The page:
The Boston mechanism is criticized for its poor incentive and welfare performance compared to the Gale-Shapley deferred-acceptance mechanism (DA). Using school choice data from Beijing, I investigate parents’ behavior under the Boston mechanism, taking into account parents’ possible mistakes when they strategize. Evidence shows that parents are overcautious as they play "safe" strategies too often. Wealthier/more educated parents are less overcautious and perform slightly better because they have better outside options while not being any more adept at strategizing. Parents who are always truth-telling experience a utility gain in switching from the Boston mechanism to the DA, equivalent to a 7.1% decrease in the distance to a school. Among them, 44.2% are better off under the DA, while 35.5% are worse off.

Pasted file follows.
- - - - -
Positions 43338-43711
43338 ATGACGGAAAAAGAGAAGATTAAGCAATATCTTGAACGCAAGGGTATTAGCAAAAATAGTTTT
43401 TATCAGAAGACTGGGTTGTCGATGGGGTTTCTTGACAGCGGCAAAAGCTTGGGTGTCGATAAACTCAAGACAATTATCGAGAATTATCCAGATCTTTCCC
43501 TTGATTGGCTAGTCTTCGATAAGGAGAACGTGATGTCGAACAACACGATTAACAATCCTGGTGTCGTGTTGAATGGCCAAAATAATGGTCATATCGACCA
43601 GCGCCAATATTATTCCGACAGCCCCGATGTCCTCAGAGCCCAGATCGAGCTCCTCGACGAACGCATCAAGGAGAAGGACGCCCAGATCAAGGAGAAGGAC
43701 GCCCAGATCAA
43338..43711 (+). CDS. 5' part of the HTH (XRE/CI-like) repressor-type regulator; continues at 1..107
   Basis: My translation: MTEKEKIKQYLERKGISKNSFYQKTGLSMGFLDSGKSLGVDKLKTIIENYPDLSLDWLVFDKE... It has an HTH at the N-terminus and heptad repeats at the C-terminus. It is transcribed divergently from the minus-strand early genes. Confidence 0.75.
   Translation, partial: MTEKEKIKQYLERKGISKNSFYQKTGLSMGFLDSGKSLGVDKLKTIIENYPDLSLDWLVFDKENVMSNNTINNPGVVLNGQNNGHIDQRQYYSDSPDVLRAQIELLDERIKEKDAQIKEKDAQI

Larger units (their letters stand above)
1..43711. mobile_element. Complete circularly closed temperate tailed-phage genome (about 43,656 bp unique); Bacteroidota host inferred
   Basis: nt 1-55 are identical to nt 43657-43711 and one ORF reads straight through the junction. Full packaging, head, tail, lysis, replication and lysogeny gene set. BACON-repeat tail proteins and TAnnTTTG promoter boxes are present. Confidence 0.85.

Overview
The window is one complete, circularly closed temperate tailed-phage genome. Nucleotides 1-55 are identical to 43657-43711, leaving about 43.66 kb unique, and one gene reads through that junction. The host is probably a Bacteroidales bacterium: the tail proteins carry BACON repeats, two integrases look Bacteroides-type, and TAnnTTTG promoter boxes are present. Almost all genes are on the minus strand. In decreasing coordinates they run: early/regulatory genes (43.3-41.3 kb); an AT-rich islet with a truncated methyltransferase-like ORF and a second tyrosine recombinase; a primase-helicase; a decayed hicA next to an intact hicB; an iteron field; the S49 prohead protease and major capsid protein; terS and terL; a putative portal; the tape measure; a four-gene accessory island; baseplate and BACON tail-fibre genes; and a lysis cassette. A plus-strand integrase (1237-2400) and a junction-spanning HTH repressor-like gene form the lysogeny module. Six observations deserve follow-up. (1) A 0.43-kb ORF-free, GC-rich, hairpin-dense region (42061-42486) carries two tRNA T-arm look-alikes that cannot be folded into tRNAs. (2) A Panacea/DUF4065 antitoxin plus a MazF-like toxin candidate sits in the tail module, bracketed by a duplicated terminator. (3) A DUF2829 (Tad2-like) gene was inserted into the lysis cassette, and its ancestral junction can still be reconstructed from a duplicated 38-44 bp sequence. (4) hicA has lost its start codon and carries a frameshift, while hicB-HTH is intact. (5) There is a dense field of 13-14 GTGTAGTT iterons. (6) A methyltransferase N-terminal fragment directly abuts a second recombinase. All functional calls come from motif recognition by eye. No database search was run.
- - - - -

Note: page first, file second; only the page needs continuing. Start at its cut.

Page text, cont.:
TSE Working Paper, n. 12-345, May 2012